Tuesday, December 5, 2017


What they're saying about Jim's provocative blog:

--"Джим - забавный парень, но он не Яков Смирнов!" (Jim's a funny guy, but he's no Yakof Smirnoff!  Nyet!")--Vladimir Putin
--"Я думаю, мы могли бы использовать такого парня, как Джим."  (I think we could use a guy like Jim!)--Sergey Kislyak, Russian ambassador to the United States.
--"He's from this country, Mexicans don't read him, so that's good enough for me."--Donald Trump
--"The one thing I didn't delete from my private server."--Hillary Clinton
--"Jimaschizzle!"--Calvin Cordozar Broadus, Jr. (aka Snoop Dogg)
--"The one thing I DO read!"--Sarah Palin
--"The most fun you can have with your clothes on (but DO take a shower afterwards)."--Dick Cavett

jimjustselling . . .

(Actually, I'm not, but the good folks at HenschelHAUS are. And they're now offering FREE SHIPPING IN THE CONTINENTAL U.S. 

The book is also available at:

jimjustsaying's Most Anticipated Holiday TV Specials

1.  "Christmas With the Gingriches"
2.  "Winnie the Pooh's Holiday Pot Party"
3.  "Police Navidad"
4.   "Joey Buttafuoco's Last Incarcerated Christmas" (encore presentation)

And last but not least:

1.  "Christopher Walken in a Winter Wonderland"

(See your local listings for time and station information.)


By Jim Szantor

Rhetorical questions, questionable rhetoric and whimsical observations about the absurdities of contemporary life
  • Those of a certain age know the "dollar stores" have replaced the "dime stores" of our youth. But have they?  Still looking for the first dollar store with a lunch counter or soda fountain.  (No grilled cheese at the Dollar Tree!)
  • Speaking of grilled cheese, during the worst days of winter and the cold and flu season, you hear about people craving "comfort food."  As opposed to--what?--torture food?   Shouldn't all food be comfort food?  If it's not, why are you eating it?  (Even if you don't like broccoli, eating it should give you great comfort in knowing that it is helping extend your life span.)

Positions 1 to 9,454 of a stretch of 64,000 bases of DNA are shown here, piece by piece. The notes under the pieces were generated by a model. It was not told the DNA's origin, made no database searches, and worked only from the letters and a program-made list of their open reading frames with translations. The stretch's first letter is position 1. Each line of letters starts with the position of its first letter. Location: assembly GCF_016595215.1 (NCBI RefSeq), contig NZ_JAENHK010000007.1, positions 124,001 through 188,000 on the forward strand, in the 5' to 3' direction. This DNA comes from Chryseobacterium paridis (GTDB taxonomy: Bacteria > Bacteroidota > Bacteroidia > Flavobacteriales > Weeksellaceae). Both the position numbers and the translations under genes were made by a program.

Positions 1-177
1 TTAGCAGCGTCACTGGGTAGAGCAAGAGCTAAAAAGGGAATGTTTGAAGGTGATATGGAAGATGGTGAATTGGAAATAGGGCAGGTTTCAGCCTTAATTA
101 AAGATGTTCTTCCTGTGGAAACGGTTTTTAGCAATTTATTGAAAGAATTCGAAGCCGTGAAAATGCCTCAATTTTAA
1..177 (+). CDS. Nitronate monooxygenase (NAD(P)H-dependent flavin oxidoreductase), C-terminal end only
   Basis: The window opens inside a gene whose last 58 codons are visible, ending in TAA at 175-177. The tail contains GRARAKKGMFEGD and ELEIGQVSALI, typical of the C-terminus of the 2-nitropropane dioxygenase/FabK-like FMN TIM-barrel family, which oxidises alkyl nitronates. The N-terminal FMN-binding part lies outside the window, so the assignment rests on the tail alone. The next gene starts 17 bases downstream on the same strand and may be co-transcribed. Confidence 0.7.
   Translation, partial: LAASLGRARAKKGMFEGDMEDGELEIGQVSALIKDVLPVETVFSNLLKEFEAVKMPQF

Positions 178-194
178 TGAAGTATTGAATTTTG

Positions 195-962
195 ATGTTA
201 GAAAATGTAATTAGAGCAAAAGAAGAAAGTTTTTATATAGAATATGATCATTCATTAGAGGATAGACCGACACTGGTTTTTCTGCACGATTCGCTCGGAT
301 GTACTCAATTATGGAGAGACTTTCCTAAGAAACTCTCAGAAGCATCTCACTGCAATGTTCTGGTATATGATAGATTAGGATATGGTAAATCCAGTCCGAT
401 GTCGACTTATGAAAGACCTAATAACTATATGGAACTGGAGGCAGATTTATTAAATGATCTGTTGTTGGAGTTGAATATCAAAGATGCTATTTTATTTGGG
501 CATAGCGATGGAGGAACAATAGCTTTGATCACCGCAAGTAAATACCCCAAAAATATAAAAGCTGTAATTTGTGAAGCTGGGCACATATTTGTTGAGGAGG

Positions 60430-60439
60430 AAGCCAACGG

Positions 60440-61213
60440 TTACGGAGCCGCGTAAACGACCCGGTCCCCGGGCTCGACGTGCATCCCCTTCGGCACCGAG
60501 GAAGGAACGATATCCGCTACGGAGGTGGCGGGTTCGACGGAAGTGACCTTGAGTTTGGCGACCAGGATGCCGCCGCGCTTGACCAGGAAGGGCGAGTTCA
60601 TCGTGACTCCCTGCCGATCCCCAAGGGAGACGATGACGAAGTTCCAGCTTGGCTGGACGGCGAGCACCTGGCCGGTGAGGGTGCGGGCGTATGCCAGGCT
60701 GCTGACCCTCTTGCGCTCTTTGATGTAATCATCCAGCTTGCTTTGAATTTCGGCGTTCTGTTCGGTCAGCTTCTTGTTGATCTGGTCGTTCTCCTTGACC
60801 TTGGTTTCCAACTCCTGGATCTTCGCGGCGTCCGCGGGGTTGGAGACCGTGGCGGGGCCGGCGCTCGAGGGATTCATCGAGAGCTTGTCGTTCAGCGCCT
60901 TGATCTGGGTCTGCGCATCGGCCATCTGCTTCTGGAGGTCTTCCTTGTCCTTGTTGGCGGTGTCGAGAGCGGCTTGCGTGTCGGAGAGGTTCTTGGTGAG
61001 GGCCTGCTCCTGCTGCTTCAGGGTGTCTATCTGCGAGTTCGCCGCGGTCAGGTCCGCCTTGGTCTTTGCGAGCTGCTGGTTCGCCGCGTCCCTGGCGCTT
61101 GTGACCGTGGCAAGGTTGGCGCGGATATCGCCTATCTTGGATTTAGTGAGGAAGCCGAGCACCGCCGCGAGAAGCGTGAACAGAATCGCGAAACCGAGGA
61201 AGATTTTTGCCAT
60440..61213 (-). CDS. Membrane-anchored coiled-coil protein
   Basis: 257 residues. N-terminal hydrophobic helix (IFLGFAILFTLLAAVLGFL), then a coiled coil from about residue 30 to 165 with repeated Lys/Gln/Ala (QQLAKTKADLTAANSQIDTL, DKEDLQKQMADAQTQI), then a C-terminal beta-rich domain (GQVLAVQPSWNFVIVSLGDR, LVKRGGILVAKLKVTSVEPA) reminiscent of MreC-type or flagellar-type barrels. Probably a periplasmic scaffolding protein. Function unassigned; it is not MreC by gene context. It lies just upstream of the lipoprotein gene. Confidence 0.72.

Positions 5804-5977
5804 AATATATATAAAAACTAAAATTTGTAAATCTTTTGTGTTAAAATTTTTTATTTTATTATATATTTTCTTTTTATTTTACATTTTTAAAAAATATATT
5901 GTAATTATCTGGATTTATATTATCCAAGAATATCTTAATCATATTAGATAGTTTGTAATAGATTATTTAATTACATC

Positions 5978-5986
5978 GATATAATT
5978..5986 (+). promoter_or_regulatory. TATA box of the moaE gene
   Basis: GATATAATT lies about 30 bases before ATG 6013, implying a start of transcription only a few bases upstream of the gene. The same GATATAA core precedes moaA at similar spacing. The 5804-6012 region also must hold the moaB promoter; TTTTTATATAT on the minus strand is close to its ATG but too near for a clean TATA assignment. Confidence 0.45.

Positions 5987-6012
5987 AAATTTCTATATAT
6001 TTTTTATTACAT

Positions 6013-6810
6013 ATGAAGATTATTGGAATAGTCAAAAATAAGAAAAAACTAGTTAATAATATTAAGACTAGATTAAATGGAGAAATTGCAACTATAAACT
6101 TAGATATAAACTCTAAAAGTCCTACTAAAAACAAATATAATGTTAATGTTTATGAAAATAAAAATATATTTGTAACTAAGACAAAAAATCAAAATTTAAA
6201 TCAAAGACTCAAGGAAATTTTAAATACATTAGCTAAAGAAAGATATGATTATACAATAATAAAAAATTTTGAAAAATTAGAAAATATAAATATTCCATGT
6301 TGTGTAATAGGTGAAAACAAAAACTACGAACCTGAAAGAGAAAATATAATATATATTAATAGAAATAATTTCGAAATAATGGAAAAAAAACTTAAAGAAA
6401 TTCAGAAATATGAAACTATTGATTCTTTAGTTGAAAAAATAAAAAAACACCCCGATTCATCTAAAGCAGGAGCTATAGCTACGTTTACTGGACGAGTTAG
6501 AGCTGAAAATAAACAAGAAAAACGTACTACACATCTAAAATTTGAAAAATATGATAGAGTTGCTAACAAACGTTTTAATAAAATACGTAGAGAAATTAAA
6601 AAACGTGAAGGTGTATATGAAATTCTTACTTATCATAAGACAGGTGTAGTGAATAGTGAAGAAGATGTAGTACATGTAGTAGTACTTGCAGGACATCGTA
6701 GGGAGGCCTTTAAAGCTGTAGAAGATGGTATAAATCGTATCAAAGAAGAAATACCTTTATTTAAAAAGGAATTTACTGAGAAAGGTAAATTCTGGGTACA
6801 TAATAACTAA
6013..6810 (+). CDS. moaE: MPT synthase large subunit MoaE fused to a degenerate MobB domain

• ("Ready to order, sir?"   "Um, I’m torn between two items in the Torture Food section--the Turkey with Turpentine Glaze or the Chicken Breast with Cyanide Sauce!")
  • Speaking of edibles:  "Metaphysics is like a restaurant where they give you a 30,000-page menu and no food."--Robert M. Pirsig (author of one of my favorite books, "Zen and the Art of Motorcycle Maintenance").
  • Someone used the term "crocodile tears" the other day.   I watch a lot of nature programs (mostly on the National Geographic channel), but I've never seen a crocodile crying.   Baring its teeth, yes.  Pouncing on some unwary prey, yes.   But in tears?   No--not even misty-eyed!  Same goes for alligators, iguanas and monitor lizards.   Where do these terms come from?  Just another illogical oddity of English language idioms.  
  • (If we want to denote a copious amount of tears, aren't elephants a lot bigger than crocodiles?  Wouldn't "elephant tears" get the idea across more accurately (or more hyperbollicaly)?
  • Pop-up ads on the internet are getting not only more numerous but more annoying, especially those where the "X" boxed exit spot is either very difficult to find (they keep moving it around) or even, lately, nonexistent.   One of the worst violators: the Chicago Tribune, my former employer of 27 years.   And then there are those advertising videos that don't allow you to fast-forward them.   Make it a point to boycott those products.
  • Recent headline: NYC rats have evolved into "Uptown" and "Downtown" breeds. (No word on "Park Avenue" or "The Hamptons" breeds.)
  • Hard to know which word has appeared most in news stories these last few months, but I think "groped," "harassment" and " inappropriate" are probably near the top.
  • jimjustsaying's Pun of the Month, Congressional division:  I keep puzzling about Franken's sense and Moore.
  • Sometimes politicians just can’t win—no pun intended.  If they change their position on an issue, not so much for political expediency but because of changing conditions or after conscientious study or soul-searching, they’re branded as "flip-floppers." 
  • But if they stick to a position and never waver, they’re "rigid" or "ideologues."   And if that’s not enough, pols of all stripes have their statements "taken out of context"--either by opponents or some media--a frightening amount of the time, out of context being polspeak for "You caught me saying what I actually said or really think but I'll deny it to the death."
  • jimjustsaying's Party Ice-Breaker of the Month: "Say [actual partygoer's name here], did you know that Buddy Hackett was asked to join the Three Stooges after Curly Howard suffered a stroke?  He declined due to family commitments."